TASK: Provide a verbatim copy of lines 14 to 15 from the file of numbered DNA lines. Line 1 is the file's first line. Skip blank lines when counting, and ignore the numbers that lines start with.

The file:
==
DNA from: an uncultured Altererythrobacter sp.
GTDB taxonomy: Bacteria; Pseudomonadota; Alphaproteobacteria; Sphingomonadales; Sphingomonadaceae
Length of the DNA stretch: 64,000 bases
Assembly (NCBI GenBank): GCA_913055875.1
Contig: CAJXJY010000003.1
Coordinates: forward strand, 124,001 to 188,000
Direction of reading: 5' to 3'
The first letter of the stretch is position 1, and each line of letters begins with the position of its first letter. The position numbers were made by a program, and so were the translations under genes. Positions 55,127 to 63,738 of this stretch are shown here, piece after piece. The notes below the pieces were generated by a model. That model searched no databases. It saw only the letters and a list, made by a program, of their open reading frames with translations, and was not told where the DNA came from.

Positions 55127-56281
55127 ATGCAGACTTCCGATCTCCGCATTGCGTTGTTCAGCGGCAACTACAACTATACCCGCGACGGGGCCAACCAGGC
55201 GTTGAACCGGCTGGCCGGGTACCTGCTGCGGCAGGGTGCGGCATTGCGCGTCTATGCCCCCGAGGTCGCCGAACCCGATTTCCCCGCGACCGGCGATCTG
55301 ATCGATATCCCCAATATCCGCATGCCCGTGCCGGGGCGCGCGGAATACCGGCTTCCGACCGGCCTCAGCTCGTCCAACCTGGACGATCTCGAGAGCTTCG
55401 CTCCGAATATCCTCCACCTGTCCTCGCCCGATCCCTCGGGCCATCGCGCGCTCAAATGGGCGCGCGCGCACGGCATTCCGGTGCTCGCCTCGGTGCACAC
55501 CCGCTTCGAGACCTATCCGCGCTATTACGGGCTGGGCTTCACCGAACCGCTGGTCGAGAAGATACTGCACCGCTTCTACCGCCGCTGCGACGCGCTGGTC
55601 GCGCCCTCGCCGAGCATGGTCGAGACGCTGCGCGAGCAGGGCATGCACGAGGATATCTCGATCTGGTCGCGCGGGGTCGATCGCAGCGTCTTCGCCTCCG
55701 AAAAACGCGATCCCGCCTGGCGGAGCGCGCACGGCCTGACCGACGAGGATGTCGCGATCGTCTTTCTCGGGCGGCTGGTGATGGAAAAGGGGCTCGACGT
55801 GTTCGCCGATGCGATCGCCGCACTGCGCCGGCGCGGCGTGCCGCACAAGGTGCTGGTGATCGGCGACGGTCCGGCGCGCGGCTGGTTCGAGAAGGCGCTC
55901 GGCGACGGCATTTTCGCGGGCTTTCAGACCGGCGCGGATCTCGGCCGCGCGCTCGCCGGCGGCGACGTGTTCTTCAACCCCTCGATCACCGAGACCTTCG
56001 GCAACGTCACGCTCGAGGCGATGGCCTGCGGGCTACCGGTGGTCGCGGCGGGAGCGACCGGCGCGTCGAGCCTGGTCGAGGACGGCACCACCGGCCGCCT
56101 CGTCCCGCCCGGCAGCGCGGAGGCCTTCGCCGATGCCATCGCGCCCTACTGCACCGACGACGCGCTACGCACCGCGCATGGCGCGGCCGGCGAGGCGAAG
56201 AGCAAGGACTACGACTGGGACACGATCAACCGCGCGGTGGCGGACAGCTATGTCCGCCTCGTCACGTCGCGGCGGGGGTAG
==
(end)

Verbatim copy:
55501 CCGCTTCGAGACCTATCCGCGCTATTACGGGCTGGGCTTCACCGAACCGCTGGTCGAGAAGATACTGCACCGCTTCTACCGCCGCTGCGACGCGCTGGTC
55601 GCGCCCTCGCCGAGCATGGTCGAGACGCTGCGCGAGCAGGGCATGCACGAGGATATCTCGATCTGGTCGCGCGGGGTCGATCGCAGCGTCTTCGCCTCCG